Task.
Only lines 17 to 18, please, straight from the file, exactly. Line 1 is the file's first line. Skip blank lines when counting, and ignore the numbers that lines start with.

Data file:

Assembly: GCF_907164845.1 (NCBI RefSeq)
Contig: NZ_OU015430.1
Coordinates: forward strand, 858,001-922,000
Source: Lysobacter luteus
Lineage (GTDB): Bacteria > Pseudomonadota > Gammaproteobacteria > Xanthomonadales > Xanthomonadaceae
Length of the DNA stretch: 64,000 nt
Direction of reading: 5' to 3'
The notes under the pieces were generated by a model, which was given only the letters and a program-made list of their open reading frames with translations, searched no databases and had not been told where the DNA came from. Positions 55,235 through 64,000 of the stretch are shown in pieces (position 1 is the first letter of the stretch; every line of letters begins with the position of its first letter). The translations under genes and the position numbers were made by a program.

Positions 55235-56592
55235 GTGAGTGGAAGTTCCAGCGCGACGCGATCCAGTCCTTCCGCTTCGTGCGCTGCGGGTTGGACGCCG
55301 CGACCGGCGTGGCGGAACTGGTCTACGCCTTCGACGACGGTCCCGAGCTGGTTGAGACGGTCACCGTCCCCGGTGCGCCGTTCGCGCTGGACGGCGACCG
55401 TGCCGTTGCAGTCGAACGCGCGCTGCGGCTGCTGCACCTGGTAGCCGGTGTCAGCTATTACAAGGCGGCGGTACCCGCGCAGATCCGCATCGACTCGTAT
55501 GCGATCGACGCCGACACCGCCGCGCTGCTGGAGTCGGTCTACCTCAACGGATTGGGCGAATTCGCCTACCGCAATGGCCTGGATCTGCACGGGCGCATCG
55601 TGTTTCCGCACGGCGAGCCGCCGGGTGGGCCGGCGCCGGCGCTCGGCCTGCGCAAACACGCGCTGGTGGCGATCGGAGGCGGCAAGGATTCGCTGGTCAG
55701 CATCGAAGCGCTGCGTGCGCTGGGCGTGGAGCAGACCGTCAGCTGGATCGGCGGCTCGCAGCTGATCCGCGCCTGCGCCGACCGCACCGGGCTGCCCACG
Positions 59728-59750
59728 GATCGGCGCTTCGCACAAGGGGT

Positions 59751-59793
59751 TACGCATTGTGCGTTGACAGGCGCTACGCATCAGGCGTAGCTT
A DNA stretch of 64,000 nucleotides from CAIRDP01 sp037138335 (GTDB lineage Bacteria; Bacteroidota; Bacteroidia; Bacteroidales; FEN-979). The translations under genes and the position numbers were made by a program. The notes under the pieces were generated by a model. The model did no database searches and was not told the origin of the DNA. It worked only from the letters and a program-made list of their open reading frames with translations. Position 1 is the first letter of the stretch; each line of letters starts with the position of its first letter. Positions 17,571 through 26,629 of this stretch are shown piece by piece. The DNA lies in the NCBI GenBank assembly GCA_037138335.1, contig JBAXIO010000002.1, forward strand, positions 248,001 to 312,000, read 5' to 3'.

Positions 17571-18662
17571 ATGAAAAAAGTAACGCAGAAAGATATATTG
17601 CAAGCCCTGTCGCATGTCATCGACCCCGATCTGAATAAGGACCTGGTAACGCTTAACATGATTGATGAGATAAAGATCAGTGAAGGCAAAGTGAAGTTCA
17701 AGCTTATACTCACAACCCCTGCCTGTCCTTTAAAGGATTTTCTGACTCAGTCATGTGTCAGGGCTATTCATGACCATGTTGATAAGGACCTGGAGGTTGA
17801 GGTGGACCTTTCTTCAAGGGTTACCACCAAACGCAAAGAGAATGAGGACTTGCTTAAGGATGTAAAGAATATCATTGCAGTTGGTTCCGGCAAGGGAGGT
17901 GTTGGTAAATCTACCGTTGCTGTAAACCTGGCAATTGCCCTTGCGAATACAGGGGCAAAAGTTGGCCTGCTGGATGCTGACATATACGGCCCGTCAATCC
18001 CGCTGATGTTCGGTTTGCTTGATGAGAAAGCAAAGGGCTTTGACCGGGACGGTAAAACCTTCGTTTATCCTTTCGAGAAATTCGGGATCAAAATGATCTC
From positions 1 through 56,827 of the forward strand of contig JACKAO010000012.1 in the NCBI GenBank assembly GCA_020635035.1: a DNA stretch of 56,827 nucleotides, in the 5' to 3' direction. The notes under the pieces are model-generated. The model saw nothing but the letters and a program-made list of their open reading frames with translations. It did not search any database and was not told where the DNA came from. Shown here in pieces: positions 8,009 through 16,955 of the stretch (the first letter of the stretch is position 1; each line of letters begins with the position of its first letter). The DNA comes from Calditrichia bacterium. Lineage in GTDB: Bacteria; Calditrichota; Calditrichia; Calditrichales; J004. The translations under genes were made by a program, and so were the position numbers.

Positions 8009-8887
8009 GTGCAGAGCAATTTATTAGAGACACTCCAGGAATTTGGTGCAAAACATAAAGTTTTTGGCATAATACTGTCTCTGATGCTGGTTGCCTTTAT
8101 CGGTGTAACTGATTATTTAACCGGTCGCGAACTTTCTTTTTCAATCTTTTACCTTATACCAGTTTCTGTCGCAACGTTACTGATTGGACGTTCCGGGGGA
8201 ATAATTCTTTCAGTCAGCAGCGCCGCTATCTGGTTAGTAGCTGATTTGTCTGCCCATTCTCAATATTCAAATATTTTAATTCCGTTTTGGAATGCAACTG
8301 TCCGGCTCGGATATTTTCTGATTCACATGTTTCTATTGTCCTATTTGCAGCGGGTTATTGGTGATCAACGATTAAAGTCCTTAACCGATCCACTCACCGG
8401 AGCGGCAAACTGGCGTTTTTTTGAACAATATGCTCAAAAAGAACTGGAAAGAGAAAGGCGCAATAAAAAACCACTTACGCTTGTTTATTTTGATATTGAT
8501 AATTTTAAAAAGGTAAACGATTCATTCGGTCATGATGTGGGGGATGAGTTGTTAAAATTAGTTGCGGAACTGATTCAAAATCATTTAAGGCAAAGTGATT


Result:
59728 GATCGGCGCTTCGCACAAGGGGT

Positions 59751-59793